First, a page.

NAIROBI, KENYA —
Julius Yego wanted to be an athlete, only he couldn't run very fast.
That can be a significant setback growing up in the highlands of western Kenya, where the best distance runners in the pre-eminent distance-running nation are molded. When it comes to sport, running is just about all that matters in Kenya.
So Yego had to come up with a different plan to succeed.
With the help of a sharpened stick, an "elastic" right wrist, and YouTube videos as a substitute for a coaching manual, he became a javelin world champion instead.
"Javelin is the sport in me, part of my blood," he said. "I can't sprint. I can't compete in the 800 meters or the 100 meters. Javelin is the main talent I had."
Yego, a world champion who isn't a distance runner, goes against trends in Kenya and in international track and field in a refreshing way.
Forget convention — imagine a Jamaican winning a world title in the 10,000 meters, or an Ethiopian gold medalist in the 100 sprint.
Even that doesn't encapsulate the essence of the journey of a boy from a rural farming village in the Great Rift Valley who practiced with sharpened sticks he cut off trees, and used online videos to teach himself to launch a javelin as far as the best from Scandinavia, Germany and Eastern Europe.
He launched one, a sleek metal one, further than them all last year to win the world championship title in Beijing.
When Yego threw 92.72 meters, hurling himself face-first onto the ground as the javelin left that fabulously flexible right hand, he catapulted into the top three best javelin throwers ever. His effort was the eighth furthest in history. Only the great Jan Zelezny (who has six of the top eight throws) and Aki Parviainen have thrown a javelin further.
There isn't another African on that list of leading throws. There isn't another non-European in the top 30.
"When I saw the Javelin fly I knew it was a huge, huge, huge throw," Yego said, recalling that effort.
The first Kenyan to win a world title in a field event. An African record. The first man in 14 years to throw more than 92 meters. Only the fifth man ever to top 92 meters. All tremendous achievements, yet it very nearly didn't happen.
In Cheptonon village in the Rift Valley, a young Yego thought he could succeed in javelin, believing he had a gift.
"My strength is my hand," he said. "It is flexible and elastic. Very nice."
For years, though, he was the only one who believed it.
He got very little help as his career progressed, so he turned instead to the internet.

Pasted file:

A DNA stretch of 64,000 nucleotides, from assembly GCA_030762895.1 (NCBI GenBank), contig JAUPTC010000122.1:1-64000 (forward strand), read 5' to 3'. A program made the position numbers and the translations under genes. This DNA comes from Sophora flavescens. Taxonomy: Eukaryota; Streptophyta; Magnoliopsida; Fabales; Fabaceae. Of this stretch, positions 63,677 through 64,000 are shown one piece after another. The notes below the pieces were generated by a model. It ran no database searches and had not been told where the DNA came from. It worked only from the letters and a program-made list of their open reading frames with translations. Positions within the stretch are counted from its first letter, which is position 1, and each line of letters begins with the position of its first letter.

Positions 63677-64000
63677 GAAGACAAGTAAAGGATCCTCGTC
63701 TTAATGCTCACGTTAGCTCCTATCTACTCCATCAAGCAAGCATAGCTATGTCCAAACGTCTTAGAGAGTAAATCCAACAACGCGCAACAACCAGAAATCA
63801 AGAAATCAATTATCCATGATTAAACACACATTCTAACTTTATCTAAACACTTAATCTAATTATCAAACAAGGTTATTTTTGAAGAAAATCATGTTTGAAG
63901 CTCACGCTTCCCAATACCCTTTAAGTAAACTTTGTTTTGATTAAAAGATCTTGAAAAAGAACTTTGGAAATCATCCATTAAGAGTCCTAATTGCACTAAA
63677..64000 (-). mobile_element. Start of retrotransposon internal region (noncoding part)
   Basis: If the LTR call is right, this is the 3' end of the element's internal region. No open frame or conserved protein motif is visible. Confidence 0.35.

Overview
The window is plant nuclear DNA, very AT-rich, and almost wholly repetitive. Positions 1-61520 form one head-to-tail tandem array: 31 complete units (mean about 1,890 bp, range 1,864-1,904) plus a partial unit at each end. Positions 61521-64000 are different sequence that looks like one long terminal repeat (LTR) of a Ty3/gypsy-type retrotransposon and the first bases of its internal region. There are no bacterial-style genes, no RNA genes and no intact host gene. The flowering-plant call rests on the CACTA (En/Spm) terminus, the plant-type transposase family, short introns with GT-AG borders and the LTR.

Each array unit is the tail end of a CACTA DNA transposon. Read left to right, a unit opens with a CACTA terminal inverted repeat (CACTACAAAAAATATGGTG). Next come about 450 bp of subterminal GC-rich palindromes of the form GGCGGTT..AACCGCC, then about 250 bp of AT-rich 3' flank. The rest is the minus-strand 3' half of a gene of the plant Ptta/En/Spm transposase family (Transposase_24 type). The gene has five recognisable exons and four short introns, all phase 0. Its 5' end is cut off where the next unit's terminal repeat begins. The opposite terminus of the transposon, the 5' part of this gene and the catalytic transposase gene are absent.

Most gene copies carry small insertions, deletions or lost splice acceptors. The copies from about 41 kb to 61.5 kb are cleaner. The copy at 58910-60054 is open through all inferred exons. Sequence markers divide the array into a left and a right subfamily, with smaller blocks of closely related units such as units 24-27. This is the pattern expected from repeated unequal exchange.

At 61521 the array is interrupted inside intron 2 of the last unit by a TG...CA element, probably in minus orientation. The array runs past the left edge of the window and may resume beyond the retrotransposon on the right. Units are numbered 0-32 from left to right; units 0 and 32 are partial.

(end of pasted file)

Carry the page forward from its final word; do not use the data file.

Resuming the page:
He'd make his way to the closest internet cafe to his village and watch YouTube videos of the great Zelezny, his favorite, and others. Then he'd go home and put into practice what he'd seen. It was still tough. As recently as 2008, Yego, training alone and unnoticed, considered giving up when he was overlooked for the world juniors.
"At that point I didn't want to do the javelin because there was no support," he said in an interview with The Associated Press in Kenya. "Support was for the 800 meters ... up to the marathon. They overlooked the field events."
He stuck at it, though, and threw 75 meters in 2010. Encouraged, he kept watching the online videos, tweaking his training and technique. He won the All-Africa Games title in 2011 with a national record. More YouTube.
In the buildup to the 2012 Olympics, Yego got the chance to go to Finland and work with coach Petteri Piironen. After returning home, he kept in contact with Piironen through Skype. He still consulted his quasi-coach, too: YouTube.
Yego made the Olympic final by going past 80 meters. A Commonwealth Games title came in 2014 with 83.87. And then last year in Beijing, the world championships gold.
People are taking notice now.
Yego is a star in Kenya, where he's known as the "YouTube man." He's quite happy with the attention after spending so many years being ignored for the distance runners.
"Being a world champion is a great thing," said Yego, who now wears sponsored training gear emblazoned with '92.72.' "Everyone looks at you."
The unorthodox throwing style, sometimes flying headlong onto the ground as he releases the javelin to give it every last bit of power and momentum, also makes good viewing.
"The falling is not a technique," he said. "Sometimes it happens, sometimes it doesn't."
Faced with those options a decade ago, Yego made it happen — with some help from the internet.